Is Mindfulness Therapy Just as Effective as Antidepressants?

Doctors, therapists, and mental health advocateWoman wonderings have long advised people experiencing depression to consider both medication and psychotherapy. Medication doesn’t always work, though, and even when it does, it can take months to find the right drug and determine the right dose. For some people, the wait is too long. Others are concerned about the potential side effects.

If you struggle with depression and are reticent to try medication, there’s good news. A study published in The Lancet argues that mindfulness-based therapies can be just as effective at treating depression as popular antidepressants.

Mindfulness Therapy for Depression

Researchers tracked 424 people diagnosed with major depression for two years. Half of the group took antidepressants, while the other half pursued mindfulness-based cognitive therapy. The therapy group participated in eight two-hour group sessions and received tips on techniques to practice at home. When the sessions were complete, participants could opt to attend four more sessions. Those taking antidepressants took the drugs for the full two-year duration of the study.

At the end of the study, both groups saw similar rates of depression relapse. Forty-four percent of those in therapy experienced a relapse, compared to 47% of those taking medication. This suggests that mindfulness-based cognitive therapy can be just as effective as—and perhaps even slightly more effective than—medication.

Does the Type of Therapy Matter?

A variety of therapeutic interventions can help treat depression. Indeed, research suggests that cognitive therapy on its own can reduce the rate of relapse. Some people in therapy may find the method dry and impersonal, though. Mindfulness-based approaches may make therapy feel more personal. Though researchers don’t yet know if mindfulness-based cognitive therapy is more effective than traditional cognitive therapy, the way a person feels about therapy can affect therapeutic outcomes. Thus, a person who feels more comfortable with a mindfulness-based approach may be more likely to stick with therapy and get better.


Reinberg, S. (2015, April 21). Mindfulness-based therapy as good as meds for depression, study says. Retrieved from

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  • Dexter

    April 23rd, 2015 at 1:50 PM

    Good luck convincing the pharmaceutical companies of that! Or admitting that I guess I should say!

  • Kal

    April 24th, 2015 at 3:58 AM

    For anybody who doubts how powerful mindfulness is for the treatment of depression, take a look at the blog post by James Gordon. He totally explains the science behind how a negative mind fuels depression and how your thoughts are literally designing your future.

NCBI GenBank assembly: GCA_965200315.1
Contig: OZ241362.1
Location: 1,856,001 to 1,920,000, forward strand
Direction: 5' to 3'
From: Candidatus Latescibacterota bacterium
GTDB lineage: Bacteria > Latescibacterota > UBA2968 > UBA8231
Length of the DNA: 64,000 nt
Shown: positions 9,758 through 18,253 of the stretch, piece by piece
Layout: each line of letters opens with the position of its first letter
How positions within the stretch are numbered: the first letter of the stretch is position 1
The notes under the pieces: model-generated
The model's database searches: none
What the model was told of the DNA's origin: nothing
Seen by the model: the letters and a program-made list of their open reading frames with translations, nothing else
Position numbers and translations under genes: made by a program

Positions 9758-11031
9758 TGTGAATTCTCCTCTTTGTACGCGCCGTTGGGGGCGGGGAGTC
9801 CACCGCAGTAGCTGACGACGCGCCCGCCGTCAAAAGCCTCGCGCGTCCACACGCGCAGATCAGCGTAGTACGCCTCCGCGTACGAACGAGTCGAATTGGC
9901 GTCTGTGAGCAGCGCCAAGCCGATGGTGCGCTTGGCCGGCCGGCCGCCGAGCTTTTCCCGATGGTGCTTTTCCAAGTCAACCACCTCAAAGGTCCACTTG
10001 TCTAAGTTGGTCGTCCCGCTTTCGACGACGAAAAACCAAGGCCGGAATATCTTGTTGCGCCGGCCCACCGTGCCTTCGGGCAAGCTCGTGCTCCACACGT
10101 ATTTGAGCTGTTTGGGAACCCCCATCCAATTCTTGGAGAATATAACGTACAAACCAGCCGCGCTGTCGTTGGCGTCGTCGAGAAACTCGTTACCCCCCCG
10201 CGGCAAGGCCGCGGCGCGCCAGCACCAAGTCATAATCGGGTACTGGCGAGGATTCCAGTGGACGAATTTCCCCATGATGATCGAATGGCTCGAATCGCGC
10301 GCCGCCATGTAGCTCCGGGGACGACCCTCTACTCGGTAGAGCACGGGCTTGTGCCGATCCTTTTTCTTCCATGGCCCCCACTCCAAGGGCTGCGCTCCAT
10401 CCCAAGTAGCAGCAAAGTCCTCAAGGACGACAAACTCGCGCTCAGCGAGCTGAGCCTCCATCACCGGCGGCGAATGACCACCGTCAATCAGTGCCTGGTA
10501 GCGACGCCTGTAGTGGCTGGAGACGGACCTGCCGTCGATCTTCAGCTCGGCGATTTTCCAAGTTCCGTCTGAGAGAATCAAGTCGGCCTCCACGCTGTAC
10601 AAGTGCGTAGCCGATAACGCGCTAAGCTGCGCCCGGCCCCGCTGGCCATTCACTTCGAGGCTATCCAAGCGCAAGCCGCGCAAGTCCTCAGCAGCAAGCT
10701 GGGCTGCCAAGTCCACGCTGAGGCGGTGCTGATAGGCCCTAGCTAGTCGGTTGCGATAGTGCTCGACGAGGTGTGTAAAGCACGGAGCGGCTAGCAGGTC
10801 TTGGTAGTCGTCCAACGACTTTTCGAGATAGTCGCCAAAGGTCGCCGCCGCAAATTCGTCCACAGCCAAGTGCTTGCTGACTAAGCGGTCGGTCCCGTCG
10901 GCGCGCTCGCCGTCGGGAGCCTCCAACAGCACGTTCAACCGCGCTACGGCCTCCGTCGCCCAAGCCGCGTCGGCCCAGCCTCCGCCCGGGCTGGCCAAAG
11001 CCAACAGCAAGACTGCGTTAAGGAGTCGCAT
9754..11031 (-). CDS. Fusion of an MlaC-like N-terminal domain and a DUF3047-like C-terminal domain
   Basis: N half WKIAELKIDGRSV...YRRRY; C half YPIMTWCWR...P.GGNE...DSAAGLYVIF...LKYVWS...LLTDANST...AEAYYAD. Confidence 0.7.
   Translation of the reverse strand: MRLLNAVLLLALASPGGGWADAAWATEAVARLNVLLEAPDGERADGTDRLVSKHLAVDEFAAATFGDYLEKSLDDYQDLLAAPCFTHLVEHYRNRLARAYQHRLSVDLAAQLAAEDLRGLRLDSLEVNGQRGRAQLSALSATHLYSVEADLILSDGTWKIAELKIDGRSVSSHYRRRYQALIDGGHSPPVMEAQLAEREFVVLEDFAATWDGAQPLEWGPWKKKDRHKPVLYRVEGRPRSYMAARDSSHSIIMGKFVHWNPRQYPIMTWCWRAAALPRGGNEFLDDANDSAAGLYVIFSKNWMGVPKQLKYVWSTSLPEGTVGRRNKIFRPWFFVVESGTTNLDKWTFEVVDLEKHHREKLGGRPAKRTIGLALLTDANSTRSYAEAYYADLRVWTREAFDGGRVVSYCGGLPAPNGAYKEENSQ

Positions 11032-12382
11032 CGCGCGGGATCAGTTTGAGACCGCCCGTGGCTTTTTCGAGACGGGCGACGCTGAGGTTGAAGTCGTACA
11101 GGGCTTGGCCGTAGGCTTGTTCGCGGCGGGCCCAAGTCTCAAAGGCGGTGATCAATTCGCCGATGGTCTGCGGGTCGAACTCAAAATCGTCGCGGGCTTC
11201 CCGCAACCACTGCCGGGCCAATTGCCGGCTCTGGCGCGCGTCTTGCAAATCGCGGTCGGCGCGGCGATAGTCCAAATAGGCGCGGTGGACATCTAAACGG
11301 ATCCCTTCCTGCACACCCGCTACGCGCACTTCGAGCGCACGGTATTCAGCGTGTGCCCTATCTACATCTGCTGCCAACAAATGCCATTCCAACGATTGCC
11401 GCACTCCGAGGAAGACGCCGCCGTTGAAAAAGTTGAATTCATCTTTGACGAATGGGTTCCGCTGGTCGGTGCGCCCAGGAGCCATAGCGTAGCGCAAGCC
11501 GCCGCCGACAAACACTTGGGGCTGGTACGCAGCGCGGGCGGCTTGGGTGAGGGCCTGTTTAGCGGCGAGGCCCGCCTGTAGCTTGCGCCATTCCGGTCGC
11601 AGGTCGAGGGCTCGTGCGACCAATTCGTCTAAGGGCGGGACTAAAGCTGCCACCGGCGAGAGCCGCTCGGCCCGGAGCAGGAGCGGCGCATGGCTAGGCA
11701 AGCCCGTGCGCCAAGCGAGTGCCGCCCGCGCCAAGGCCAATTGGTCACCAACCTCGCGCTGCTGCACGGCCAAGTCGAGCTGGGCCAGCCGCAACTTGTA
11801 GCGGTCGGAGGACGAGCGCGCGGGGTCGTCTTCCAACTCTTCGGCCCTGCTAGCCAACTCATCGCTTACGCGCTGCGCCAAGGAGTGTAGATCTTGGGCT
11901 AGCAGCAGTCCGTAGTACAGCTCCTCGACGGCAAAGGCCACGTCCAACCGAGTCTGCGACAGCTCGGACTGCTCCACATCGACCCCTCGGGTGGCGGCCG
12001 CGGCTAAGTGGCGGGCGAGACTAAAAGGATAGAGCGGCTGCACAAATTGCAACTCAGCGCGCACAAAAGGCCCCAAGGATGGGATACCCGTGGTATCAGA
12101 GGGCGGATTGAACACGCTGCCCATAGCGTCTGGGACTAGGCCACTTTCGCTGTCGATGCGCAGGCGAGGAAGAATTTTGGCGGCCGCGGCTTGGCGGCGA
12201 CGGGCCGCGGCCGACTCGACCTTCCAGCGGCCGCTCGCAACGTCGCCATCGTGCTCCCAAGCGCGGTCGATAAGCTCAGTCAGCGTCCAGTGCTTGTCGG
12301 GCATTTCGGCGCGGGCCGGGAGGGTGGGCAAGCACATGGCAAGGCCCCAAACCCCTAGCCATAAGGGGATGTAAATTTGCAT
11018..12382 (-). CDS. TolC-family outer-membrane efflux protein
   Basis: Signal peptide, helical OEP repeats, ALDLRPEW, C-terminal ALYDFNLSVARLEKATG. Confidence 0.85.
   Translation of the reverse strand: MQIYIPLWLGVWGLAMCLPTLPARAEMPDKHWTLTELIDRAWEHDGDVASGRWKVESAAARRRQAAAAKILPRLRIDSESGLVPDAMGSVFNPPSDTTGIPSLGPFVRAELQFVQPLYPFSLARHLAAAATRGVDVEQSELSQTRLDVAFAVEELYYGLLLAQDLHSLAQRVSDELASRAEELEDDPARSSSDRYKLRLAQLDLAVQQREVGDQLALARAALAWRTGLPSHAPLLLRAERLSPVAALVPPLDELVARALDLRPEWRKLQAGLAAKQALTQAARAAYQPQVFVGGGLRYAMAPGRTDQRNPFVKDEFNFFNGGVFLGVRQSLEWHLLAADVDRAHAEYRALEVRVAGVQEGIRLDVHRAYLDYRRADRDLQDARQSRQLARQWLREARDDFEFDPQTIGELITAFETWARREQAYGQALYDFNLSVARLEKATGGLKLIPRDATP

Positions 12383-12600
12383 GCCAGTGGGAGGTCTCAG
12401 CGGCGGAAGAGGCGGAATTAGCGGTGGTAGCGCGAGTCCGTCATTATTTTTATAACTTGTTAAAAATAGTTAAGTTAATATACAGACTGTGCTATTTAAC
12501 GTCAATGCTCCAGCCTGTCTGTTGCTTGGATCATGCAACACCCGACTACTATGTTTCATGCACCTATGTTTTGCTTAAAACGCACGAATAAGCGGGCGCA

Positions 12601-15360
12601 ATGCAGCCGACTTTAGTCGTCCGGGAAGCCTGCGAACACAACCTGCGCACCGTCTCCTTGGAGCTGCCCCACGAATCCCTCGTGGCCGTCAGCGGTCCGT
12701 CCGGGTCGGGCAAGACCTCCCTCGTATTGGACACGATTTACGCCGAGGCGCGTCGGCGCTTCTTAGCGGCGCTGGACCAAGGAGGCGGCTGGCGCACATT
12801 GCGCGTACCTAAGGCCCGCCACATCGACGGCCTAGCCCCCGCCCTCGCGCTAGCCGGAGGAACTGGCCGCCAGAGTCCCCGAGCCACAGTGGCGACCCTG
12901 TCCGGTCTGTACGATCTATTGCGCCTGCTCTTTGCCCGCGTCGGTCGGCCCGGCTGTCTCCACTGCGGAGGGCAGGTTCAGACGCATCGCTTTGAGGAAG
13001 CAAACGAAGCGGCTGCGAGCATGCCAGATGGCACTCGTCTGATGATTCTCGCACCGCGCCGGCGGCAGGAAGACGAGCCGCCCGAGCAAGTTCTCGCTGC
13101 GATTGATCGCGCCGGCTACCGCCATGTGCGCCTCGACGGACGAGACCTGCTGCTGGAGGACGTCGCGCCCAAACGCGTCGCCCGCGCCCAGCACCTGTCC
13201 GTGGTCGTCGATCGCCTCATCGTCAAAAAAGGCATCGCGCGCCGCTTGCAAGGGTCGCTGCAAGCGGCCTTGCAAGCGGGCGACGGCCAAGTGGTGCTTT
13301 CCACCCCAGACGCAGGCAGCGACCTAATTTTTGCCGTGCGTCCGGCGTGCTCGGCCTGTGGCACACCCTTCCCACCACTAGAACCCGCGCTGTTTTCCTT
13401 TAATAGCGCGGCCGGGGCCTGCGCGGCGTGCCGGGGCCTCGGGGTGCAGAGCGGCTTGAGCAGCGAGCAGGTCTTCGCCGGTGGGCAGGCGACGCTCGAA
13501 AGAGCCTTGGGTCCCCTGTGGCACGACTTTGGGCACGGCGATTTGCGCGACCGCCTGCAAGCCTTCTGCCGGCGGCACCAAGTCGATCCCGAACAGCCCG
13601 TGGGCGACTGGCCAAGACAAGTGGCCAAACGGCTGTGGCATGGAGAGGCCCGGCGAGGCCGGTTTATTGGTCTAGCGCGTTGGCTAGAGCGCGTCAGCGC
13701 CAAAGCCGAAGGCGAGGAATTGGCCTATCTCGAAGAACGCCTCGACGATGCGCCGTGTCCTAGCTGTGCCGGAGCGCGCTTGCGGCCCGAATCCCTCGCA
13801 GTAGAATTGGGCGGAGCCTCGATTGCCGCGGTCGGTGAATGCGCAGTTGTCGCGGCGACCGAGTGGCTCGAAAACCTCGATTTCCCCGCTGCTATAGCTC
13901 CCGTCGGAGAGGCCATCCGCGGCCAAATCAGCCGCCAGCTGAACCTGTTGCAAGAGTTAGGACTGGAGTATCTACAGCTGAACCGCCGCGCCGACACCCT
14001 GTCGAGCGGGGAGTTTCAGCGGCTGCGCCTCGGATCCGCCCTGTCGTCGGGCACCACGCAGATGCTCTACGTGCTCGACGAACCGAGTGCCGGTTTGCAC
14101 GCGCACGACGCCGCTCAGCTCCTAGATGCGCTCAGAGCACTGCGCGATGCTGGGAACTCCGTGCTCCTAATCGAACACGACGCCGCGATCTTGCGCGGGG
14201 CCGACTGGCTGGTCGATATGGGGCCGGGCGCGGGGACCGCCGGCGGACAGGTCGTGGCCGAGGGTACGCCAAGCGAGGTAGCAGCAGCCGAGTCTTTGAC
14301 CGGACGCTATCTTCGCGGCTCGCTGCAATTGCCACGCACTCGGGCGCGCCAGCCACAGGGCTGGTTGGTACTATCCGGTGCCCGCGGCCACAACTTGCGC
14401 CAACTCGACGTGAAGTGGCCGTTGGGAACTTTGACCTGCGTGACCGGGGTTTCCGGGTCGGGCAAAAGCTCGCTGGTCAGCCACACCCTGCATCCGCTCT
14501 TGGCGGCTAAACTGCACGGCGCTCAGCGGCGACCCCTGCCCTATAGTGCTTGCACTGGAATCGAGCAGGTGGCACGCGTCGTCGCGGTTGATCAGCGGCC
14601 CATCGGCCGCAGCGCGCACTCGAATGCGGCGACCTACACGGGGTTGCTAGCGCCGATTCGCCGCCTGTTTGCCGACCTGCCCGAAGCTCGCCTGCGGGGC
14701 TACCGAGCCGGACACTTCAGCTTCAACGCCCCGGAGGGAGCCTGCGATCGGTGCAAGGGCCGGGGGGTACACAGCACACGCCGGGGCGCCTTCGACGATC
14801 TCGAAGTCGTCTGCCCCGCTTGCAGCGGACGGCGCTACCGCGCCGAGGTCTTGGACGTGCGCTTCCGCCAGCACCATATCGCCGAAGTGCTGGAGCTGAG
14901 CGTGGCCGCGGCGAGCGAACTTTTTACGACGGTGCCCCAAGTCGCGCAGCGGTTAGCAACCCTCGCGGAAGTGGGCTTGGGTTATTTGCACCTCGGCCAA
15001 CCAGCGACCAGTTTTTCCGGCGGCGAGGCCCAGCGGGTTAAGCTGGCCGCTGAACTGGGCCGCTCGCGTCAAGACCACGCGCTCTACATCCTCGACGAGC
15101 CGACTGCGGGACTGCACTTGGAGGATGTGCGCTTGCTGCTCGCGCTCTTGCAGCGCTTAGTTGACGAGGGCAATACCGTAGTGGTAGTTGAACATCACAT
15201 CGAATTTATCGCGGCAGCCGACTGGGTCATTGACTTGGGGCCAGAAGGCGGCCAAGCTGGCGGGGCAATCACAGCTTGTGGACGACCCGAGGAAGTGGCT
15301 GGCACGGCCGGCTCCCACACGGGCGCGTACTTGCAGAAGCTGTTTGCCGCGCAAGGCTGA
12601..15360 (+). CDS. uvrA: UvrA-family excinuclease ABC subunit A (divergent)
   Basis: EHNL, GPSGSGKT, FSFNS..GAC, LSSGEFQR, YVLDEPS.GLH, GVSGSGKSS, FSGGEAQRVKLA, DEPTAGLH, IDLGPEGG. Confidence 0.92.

• Michelle

    April 24th, 2015 at 9:33 AM

    If I knew that I could improve my overall mental health and well being without having to take antidepressants then this is the choice that would feel right for me. I have never prescribed to the idea that a pill can cure all. I have never wanted to be in the position to think like that> I think that above all else unless it is an immediate life or death situation I am always going to look first for things that are non invasive and perhaps even a little more alternative, because I think that there can be real healing and power in some things that we have not allowed ourselves to fully explore just yet.

  • Ross

    April 25th, 2015 at 11:44 AM

    At the same time if a person is committed to getting well and finds that antidepressants are the key to that then I think that they will have much more success than without them.

  • tova

    April 26th, 2015 at 10:44 AM

    I have always felt that if someone is given something in way that made it feel like it is worth fighting for them it gives them something to work toward, a goal to achieve. I am certain that in many instances this is what it is like when you choose therapy over medication, that you then have something that you feel like you have total control over, and how much more meaningful this is going to be to you to know that you have conquered this through power and work, rather than depending on a medication that may pr may not in the end wind up working for you.

  • aiden

    April 27th, 2015 at 3:21 PM

    Again another one of those things that has to be determined on an individual basis, and not on some study that shows what worked best for a group.
    Look at each person to determine what works best for their issues right now.

  • Stacy O

    May 3rd, 2015 at 12:10 AM

    I love all the research on mindfulness. I personally find meditation and other mindfulness techniques to help in so many ways. When I meditate regularly, I feel happier and calmer, and I feel a stronger sense of purpose in my life.

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